Meanwhile, in the workshop further Burmese workers were employed to finish the bamboo wall panels. A team of two spent two weeks constructing 60 bamboo panels which would create the walls for the school modules.
It is great to see all the components of the build coming together and we are looking forward to seeing the finished school build very soon.
After a fantastic weekend constructing the ten school modules on site, we were eager for the arrival of the roofing fabric and flooring which would turn the steel frame structures into a school building. We received notice on Sunday morning that the UV resistant fabric for the roof had arrived in Bangkok from Germany via Oman. The fabric was very kindly donated to Building Trust by Mehler Texnologies a German company, who offered to provide the fabric for the school project free of charge we then had to pay the shipping cost by air to Thailand. We also awaited the arrival of the flooring which is made from a cementitious wood board by a Thai company called Viva Board. The cementitious wood board looks very similar to the familiar concrete flooring often found in Mae Sot schools, however the vital difference is that the Viva Board can be taken with the school community if they have to move the school in the future. Another package awaiting delivery from Bangkok were the aluminium extrusions, a product by French company Profil Tensions Systems which would hold the PVC membrane to the steel frame.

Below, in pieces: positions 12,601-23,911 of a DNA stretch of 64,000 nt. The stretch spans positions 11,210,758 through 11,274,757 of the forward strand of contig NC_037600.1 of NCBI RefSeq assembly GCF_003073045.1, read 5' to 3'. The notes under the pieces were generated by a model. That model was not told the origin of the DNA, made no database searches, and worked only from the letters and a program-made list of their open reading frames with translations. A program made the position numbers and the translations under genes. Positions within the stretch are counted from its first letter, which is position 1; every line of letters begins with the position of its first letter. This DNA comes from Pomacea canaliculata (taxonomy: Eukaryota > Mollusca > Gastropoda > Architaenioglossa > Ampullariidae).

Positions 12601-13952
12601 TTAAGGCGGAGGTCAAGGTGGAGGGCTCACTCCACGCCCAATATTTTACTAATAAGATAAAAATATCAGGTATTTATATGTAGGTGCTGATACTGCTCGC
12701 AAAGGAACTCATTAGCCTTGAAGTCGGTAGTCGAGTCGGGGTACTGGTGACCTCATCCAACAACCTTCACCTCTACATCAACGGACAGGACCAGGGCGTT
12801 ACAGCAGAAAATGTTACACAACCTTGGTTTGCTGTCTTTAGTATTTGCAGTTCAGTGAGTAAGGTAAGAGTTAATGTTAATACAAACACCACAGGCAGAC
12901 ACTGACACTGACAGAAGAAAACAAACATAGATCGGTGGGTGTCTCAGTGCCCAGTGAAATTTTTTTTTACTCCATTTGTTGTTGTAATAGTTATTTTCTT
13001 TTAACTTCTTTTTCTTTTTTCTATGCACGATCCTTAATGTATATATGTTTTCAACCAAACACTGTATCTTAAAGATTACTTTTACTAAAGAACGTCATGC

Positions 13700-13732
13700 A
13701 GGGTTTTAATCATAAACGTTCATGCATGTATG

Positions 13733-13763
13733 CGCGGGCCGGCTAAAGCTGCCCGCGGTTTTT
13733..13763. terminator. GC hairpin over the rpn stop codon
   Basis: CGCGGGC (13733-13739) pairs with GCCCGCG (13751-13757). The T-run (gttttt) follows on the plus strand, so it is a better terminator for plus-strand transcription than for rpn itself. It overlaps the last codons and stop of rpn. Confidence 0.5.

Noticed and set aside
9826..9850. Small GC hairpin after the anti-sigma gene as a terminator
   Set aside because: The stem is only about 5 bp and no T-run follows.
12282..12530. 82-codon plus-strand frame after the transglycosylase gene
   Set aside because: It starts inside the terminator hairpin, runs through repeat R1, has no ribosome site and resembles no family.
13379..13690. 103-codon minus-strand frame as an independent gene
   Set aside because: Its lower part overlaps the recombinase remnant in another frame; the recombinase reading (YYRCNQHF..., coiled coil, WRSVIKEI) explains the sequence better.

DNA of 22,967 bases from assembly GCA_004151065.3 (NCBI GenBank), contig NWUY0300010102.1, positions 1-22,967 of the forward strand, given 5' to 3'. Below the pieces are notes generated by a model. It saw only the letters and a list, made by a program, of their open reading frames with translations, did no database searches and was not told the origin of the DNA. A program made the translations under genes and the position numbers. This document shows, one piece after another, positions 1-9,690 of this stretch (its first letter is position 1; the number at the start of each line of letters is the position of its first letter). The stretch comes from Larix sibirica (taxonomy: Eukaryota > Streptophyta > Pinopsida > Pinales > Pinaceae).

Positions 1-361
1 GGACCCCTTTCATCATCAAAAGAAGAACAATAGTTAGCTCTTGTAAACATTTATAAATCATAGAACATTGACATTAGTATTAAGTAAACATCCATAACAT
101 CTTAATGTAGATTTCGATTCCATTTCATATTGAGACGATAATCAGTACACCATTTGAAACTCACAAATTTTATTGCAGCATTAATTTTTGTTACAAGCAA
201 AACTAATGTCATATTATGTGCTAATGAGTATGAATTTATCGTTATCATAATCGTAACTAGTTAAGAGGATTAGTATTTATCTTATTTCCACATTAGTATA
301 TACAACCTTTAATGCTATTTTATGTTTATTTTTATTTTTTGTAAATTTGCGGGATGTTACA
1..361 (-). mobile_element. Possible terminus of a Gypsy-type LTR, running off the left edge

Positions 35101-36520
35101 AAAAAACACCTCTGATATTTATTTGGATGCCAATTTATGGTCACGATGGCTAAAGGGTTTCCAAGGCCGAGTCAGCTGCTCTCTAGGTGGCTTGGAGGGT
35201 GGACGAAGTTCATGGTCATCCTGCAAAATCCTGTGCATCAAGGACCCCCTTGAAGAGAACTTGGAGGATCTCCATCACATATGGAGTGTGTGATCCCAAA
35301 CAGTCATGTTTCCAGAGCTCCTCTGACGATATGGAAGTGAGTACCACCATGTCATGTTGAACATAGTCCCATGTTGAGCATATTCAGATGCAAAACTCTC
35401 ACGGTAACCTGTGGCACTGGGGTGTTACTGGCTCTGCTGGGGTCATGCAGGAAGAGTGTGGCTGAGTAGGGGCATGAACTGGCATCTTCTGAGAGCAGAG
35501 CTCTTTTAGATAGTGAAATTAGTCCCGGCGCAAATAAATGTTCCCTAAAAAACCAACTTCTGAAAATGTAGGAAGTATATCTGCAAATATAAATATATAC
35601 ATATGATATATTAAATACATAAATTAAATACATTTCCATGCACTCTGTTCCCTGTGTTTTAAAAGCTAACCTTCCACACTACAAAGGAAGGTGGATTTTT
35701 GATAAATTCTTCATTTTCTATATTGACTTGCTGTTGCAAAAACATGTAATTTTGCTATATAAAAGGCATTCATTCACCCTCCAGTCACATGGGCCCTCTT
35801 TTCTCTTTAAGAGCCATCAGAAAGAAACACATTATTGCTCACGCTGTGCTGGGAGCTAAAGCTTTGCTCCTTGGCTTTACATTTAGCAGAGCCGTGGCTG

After a few days of long, arduous and frustrating phone conversations, trying our hardest to get the fabric released from customs at Bangkok airport we received the great news that on Wednesday afternoon the flooring, extrusions and roofing were on a truck from Bangkok to Mae Sot.
As the truck made it’s way to Mae Sot the volunteers spent 2 days completing 8 foundation holes for the central courtyard. Instead of using truck tyres and digging three tyres deep for the courtyard foundations, we used a smaller car tyres. We were able to use a smaller system for the central courtyard as there will be very little imposed loads on this area of the school.
As the final courtyard foundation hole was finished, the truck from Bangkok arrived and the volunteers, David and I wondered how on Earth we would be able to unload the truck containing all the flooring and roofing materials for the school construction. As we tried to come up with the easiest solutions to unload and called friends to see if they could help, out of nowhere a group of 50 students from the school next door, who had just finished playing football started walking in droves up the road. They all huddled together around the back off the truck and looked up to David & the workshop guys to unload the material to them. It was as if by magic a team of incredible, strong children showed up to help us unload. Ranging in ages from 6 – 16, they lifted the rolls of plastic roofing into the school site.